Texts for the Day
- Semi-continuous: Exodus 32:1-14 and Psalm 106:1-6, 19-23
- Isaiah 25:1-9 and Psalm 23
- Philippians 4:1-9
- Matthew 22:1-14
Commentary and Reflection
The Isaiah Apocalypse – The thematic connection of Isaiah 25 to the Gospel text is a bit tenuous, with the feast imagery being almost the only thing that connects them. This week, put this passage back in its original context by reading Isaiah 24-27 in its entirety.
This section is commonly referred to as the “Isaiah Apocalypse.” These four chapters are dated by modern scholars to the fifth century BCE, more than two hundred years after the historical Isaiah, the author of most of chapters 1-39. While it lacks the highly structured visions and timelines of later works such as Daniel and Revelation, many of the elements of apocalyptic literature are present. These include a focus on the end times, divine judgment, the destruction of the earth, and the dramatic victory of God on a “day of the Lord” in the near future.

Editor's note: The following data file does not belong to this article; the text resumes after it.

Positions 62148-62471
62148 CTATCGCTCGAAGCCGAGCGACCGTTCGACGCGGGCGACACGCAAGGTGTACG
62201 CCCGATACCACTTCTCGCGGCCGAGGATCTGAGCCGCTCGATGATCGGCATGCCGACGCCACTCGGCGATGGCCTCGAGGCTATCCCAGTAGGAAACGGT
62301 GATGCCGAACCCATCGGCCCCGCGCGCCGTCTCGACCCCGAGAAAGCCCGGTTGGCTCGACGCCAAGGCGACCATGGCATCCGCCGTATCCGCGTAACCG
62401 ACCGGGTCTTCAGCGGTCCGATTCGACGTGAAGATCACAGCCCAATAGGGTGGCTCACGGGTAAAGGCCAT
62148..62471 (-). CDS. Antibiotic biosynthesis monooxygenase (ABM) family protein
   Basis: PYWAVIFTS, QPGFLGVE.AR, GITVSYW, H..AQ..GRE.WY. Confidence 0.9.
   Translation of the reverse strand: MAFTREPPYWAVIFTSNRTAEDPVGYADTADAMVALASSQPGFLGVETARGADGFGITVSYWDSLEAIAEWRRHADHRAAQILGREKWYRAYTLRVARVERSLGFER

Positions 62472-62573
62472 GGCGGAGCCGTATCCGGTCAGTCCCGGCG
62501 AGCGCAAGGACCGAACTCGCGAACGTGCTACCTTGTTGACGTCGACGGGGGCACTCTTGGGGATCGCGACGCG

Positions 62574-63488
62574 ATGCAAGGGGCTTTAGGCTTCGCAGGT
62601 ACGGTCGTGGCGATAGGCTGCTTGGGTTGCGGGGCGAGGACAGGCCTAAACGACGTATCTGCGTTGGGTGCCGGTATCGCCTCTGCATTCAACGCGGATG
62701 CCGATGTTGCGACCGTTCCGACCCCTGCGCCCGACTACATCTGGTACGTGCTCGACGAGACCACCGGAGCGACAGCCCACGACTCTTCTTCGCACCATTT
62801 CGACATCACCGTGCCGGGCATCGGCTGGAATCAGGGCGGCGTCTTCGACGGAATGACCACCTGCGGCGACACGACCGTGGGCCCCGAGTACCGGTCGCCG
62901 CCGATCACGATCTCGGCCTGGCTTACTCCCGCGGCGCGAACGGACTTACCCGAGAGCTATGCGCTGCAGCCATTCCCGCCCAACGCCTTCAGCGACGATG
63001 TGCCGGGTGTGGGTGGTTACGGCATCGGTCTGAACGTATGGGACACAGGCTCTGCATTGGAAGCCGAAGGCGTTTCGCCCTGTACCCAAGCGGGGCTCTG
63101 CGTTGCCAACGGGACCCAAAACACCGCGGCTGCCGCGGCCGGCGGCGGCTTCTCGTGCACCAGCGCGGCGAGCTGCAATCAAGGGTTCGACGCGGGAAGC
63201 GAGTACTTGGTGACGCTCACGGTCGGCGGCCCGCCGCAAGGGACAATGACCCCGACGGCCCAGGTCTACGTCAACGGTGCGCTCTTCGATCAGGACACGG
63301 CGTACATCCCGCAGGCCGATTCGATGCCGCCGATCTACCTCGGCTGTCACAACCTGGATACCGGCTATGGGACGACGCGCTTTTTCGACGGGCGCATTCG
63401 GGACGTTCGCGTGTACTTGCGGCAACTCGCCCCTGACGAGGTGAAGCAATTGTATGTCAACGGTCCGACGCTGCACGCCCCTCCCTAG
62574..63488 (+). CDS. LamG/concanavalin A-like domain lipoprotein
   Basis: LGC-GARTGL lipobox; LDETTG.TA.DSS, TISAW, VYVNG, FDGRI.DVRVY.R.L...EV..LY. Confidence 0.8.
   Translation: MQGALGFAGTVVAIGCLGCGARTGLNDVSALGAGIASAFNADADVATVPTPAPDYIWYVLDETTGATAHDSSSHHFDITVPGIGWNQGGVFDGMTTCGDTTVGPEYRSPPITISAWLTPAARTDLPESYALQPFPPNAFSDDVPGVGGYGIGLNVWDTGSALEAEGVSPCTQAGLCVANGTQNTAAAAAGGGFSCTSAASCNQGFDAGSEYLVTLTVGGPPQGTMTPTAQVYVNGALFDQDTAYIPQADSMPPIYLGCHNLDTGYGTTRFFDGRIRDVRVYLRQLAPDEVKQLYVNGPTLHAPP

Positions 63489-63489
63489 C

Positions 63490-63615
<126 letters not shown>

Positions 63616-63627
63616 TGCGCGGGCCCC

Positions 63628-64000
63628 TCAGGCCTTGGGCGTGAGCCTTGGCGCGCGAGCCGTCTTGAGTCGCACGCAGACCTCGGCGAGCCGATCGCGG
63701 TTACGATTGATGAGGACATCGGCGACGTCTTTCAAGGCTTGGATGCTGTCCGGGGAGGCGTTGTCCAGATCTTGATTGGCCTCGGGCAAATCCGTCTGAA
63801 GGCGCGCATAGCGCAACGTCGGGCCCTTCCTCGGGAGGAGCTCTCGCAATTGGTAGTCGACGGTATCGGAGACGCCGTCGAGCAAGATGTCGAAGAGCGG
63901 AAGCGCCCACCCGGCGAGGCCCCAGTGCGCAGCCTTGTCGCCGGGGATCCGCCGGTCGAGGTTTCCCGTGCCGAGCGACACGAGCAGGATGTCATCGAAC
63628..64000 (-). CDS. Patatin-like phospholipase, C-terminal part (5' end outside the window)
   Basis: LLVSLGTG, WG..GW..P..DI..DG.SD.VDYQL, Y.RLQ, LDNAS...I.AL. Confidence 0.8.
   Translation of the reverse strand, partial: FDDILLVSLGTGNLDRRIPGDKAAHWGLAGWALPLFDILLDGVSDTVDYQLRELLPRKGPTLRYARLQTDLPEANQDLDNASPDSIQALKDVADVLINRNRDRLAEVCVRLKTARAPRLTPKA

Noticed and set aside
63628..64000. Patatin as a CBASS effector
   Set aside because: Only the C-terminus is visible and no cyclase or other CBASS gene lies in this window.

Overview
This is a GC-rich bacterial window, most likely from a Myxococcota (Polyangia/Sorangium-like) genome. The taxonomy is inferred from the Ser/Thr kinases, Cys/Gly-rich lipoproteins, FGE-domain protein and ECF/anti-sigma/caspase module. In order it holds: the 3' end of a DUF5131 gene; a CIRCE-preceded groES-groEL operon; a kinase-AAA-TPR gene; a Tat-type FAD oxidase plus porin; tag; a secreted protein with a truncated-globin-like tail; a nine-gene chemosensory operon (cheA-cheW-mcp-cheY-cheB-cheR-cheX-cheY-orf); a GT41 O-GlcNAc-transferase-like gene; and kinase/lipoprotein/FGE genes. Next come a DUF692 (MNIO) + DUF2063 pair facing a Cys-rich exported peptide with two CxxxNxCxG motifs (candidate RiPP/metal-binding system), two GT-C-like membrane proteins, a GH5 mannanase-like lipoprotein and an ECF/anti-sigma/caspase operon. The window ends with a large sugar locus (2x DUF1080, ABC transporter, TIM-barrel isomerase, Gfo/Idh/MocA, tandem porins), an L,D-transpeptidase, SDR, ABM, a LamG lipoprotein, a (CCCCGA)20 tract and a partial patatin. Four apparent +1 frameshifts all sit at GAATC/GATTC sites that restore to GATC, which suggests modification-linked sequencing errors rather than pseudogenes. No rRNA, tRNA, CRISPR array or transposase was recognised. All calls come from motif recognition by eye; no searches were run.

Questions to think about:
- What do you like about these chapters? What do you find disturbing or challenging?
- Where does Isaiah 25:1-9 fit into this section? How does it work differently when read with Matthew 22?
Judgement – “Bind him hand and foot, and throw him into the outer darkness, where there will be weeping and gnashing of teeth.” The theme of judgment figures prominently in this section of Matthew. These and similar harsh words are hard to interpret. As we enter deeper into the Jerusalem ministry, culminating in the Judgment of the Nations (Matthew 25:31-46) on Christ the King Sunday, take some time to think about this theme. What are your feelings about it? What is the place for God’s judgment in the life of faithful Christians?
Comfort – In times of national tragedy, it is common to turn to the Bible for comfort. Psalm 23, the Psalm for today, is one text that is widely used and important for this purpose. Here are some other places in the Bible to look.
I composed this list by looking up the word “comfort” in the concordance in the back of my study Bible. Some editions of the Bible also have lists of texts for particular situations that can be useful. Another possibility is to simply browse the Psalms until you find something that moves you.